UK Police Given New Powers to Combat Illegal Drone Use

Following the recent spate of drone-related disasters, including the nightmarish shut-down of London Gatwick Airport, UK Police have been given new powers to combat the illegal use of drones.

Reported by BBC News, the government has announced numerous powers and extra measures to prevent further chaos being caused by rogue drone operators. The Gatwick disaster seems to have spurred this on, after reports of drones over the airfield resulted in a 36-hour suspension of all flights.

Upcoming legislation will give police the power to land drones, as well as requiring users to produce the relevant documentation when asked by an officer.

In addition, they will be able to search premises and seize drones, along with any data stored on a vehicle – although only after securing a warrant following a serious offence.

Minor offences – such as failing to land a craft when instructed to do so by an officer – could result in a fixed-penalty notice with fines of up to £100.

Alongside these measures, the government is also planning to extend the area around airports where drones are banned from flying. They are also planning to implement and expand existing technology to “detect and repel” drones from sites such as airports and prisons.

From the 30th November 2019, all users of drones between 250g and 20kg will need to be registered; this covers the majority of consumer drones. An online competency test will also need to be completed by all registered drone users (although this is not replacing the commercial licensing requirements for professionals).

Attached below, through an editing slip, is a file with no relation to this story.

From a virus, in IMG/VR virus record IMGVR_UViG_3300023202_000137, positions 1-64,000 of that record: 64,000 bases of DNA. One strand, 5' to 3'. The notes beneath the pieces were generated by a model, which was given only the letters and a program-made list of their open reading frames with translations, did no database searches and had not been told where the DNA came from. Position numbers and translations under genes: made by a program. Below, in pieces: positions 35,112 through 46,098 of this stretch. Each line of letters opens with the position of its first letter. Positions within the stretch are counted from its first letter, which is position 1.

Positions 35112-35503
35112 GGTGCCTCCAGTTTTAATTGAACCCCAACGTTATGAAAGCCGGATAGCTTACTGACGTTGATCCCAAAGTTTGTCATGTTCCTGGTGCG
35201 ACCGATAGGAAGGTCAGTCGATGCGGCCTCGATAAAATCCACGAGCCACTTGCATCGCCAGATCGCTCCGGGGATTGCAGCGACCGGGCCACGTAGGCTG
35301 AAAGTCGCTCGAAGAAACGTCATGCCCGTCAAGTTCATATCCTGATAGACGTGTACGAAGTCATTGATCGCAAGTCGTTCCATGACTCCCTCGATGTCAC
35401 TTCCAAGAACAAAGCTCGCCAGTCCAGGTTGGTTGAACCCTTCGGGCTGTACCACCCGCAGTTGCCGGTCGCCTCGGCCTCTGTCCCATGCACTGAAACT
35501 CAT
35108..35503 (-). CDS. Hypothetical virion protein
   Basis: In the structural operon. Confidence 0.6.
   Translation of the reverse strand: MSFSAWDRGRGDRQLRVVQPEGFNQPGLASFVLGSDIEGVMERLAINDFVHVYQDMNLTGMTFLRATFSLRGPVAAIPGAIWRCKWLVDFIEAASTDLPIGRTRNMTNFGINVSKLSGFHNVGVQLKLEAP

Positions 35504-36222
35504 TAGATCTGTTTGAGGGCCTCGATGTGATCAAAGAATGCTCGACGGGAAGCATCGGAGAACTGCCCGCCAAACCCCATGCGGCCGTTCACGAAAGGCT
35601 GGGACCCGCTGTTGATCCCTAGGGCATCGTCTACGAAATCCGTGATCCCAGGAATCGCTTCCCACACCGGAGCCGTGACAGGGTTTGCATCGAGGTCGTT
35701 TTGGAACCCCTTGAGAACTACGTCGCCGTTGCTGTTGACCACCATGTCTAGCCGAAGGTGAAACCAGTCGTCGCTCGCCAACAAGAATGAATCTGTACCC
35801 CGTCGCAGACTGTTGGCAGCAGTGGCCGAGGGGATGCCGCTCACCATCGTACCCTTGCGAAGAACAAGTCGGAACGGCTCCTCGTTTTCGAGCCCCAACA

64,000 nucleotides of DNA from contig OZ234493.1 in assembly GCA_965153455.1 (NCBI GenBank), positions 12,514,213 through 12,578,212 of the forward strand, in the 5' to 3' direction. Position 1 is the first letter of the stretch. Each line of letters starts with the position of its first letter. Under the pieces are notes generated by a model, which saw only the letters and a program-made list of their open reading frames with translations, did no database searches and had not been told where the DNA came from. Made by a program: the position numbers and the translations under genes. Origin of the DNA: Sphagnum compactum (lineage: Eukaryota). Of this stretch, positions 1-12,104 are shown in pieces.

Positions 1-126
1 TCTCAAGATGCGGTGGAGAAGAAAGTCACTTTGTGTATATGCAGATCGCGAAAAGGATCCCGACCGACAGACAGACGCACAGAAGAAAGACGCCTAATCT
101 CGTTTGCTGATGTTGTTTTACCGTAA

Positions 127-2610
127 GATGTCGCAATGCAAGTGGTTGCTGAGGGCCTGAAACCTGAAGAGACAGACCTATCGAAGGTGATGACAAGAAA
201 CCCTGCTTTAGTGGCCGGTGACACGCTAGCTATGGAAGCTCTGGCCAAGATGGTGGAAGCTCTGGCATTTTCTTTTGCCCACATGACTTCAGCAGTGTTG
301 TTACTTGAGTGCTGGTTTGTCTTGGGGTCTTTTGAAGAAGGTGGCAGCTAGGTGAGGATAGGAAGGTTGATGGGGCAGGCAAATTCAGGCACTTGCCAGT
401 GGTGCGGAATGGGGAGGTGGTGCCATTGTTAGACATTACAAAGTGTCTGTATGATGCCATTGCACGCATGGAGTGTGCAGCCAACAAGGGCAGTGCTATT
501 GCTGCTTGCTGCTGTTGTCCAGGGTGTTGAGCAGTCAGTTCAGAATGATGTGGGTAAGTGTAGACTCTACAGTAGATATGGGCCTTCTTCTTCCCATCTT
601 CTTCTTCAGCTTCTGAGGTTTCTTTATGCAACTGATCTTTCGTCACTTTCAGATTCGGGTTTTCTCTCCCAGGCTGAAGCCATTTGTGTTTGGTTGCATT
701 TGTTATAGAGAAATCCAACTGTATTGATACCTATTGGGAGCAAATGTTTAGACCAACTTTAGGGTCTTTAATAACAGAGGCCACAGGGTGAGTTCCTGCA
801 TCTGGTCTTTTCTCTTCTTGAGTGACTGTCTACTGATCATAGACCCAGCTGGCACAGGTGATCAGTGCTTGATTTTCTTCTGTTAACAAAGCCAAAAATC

But some critics are skeptical about the new measures, suggesting they will do little to tackle the misuse of drones.

“So would the new measures have made any difference in that situation [at Gatwick]? Probably not,” said Theo Leggett, BBC business correspondent. “Flying a drone close to an airport is already illegal under legislation passed last year. The problem there was actually finding those responsible.”

In the meantime, the Home Office is beginning to “test and evaluate” counter-drone technology, with the Ministry of Defence “on standby” to address any further disruption caused by drones at airports.

Just today, Heathrow airport grounded departures for more than an hour due to a reported drone sighting.

Ed Carr is a Yorkshire-born landscape photographer and nature writer. Having spent his youth in the North Yorkshire Moors National Park, he takes any opportunity to don his hiking boots and head out, camera in hand. When not out taking pictures or hastily scribbling down his thoughts, Ed’s halfway up a hill out chasing after his dog, Hendrix.

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